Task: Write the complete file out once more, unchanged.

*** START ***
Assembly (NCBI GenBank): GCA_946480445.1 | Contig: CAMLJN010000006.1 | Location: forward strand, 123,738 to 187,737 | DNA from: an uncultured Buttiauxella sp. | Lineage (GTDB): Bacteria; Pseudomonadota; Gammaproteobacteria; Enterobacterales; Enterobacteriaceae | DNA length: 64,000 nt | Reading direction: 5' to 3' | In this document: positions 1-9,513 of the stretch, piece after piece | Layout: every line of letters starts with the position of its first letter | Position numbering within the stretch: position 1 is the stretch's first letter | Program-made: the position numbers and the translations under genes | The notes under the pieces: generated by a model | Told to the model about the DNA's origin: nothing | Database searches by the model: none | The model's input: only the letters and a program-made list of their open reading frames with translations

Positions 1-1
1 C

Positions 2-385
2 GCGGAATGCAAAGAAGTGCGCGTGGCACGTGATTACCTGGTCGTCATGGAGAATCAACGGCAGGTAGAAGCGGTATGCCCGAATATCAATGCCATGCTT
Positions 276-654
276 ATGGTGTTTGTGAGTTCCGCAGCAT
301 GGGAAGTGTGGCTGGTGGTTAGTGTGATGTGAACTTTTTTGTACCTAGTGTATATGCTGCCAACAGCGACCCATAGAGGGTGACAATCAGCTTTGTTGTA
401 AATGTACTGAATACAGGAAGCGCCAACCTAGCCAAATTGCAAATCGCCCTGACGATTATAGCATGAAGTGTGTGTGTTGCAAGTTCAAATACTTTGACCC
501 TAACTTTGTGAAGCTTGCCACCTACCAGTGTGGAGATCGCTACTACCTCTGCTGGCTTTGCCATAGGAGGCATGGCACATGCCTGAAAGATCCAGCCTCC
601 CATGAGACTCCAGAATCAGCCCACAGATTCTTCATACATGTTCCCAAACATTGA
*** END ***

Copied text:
Assembly (NCBI GenBank): GCA_946480445.1 | Contig: CAMLJN010000006.1 | Location: forward strand, 123,738 to 187,737 | DNA from: an uncultured Buttiauxella sp. | Lineage (GTDB): Bacteria; Pseudomonadota; Gammaproteobacteria; Enterobacterales; Enterobacteriaceae | DNA length: 64,000 nt | Reading direction: 5' to 3' | In this document: positions 1-9,513 of the stretch, piece after piece | Layout: every line of letters starts with the position of its first letter | Position numbering within the stretch: position 1 is the stretch's first letter | Program-made: the position numbers and the translations under genes | The notes under the pieces: generated by a model | Told to the model about the DNA's origin: nothing | Database searches by the model: none | The model's input: only the letters and a program-made list of their open reading frames with translations

Positions 1-1
1 C

Positions 2-385
2 GCGGAATGCAAAGAAGTGCGCGTGGCACGTGATTACCTGGTCGTCATGGAGAATCAACGGCAGGTAGAAGCGGTATGCCCGAATATCAATGCCATGCTT
Positions 276-654
276 ATGGTGTTTGTGAGTTCCGCAGCAT
301 GGGAAGTGTGGCTGGTGGTTAGTGTGATGTGAACTTTTTTGTACCTAGTGTATATGCTGCCAACAGCGACCCATAGAGGGTGACAATCAGCTTTGTTGTA
401 AATGTACTGAATACAGGAAGCGCCAACCTAGCCAAATTGCAAATCGCCCTGACGATTATAGCATGAAGTGTGTGTGTTGCAAGTTCAAATACTTTGACCC
501 TAACTTTGTGAAGCTTGCCACCTACCAGTGTGGAGATCGCTACTACCTCTGCTGGCTTTGCCATAGGAGGCATGGCACATGCCTGAAAGATCCAGCCTCC
601 CATGAGACTCCAGAATCAGCCCACAGATTCTTCATACATGTTCCCAAACATTGA